Oklahoma model railroaders take the hobby to the extreme outdoors

An hour before our arrival, Hugh Keen had begun shoveling coal, stoking the fire and building steam pressure in his real, functioning steam locomotive. (KTUL)

Everyone needs a hobby, and some are more involved than others.

A group of men in Green Country with the North Eastern Oklahoma Live Steamers group have taken the model train hobby to a whole new level.

David Salamon has always wanted to have a railroad in his backyard.

He's taken his love for trains to the next level.

When you walk inside Salamon's house, you see a miniature railroad in the process of being built. But that's not the railroad we're here to see - we're here for the private railroad he's envisioned since living in California.

"There are a lot of live steam clubs and private railroads in California," Salamon said. "I had the pleasure of meeting some of those people, riding on their trains, and decided if I ever had my own property, I'd have my own private railroad."

A loop winding around his backyard. Salamon laid all the track himself, putting in hours of hard work while completing everything on a shoestring budget.

"It's rewarding," he said. "You build it and you get to come out and enjoy it. You get to share it with other people. They come out and you get to give friends and family rides."

While he plans to expand his track about 20 minutes away in Sperry, Tom Buttler's locomotive collection continues to grow.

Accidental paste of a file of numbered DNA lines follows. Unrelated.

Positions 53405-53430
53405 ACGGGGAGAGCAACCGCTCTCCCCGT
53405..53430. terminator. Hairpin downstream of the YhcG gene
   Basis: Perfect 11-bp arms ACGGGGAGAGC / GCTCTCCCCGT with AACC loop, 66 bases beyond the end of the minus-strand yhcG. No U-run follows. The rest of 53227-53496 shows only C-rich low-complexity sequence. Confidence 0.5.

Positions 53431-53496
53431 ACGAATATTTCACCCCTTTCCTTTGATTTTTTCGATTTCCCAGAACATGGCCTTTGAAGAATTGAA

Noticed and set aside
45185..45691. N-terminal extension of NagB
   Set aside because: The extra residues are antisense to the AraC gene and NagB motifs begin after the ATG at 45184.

"Those two engines there are $27,000 dollars for the both of them," Buttler said. "I have two over there, they are about $15,000 dollars a piece."

He is working with a bit more than a tight budget. Buttler said his time selling Yellow Page advertising is to blame for his exquisite collection, and it all began with a visit to a friend's house.

"I started out with garden railroad," he said. "The small ones. And then Lowell (his friend), I went to his house and saw his trains and said, 'Man I want the big ones, not the little small stuff.' So I started doing the big stuff, it's been about 15 years or so now."

And in west Tulsa, there's a man who has taken the hobby to the extreme.

An hour before our arrival, Hugh Keen had begun shoveling coal, stoking the fire and building steam pressure in his real, functioning steam locomotive.

Despite all the beautiful trackwork, he's only been in the live steam hobby for a little over three years now.

"I had kind of intentionally stayed away from it knowing it was going to be an involved project," Keen said. "Made the mistake of going to a few meets that had these size railroads and I was hooked at that point."

He loves taking visitors like his daughter and grandson for a ride. Keen still has some work to do, but it's a blast for him, expecially the thought that this could perhaps inspire a future generation of engineers.

"I've been retired for 15 years now, and I'm having just so much fun," he said. "This is a project where it's the journey, that's what it's all about, not getting it done. It's all about the journey."

A journey paved by the handcrafted railroads these men have built right in their own backyards.

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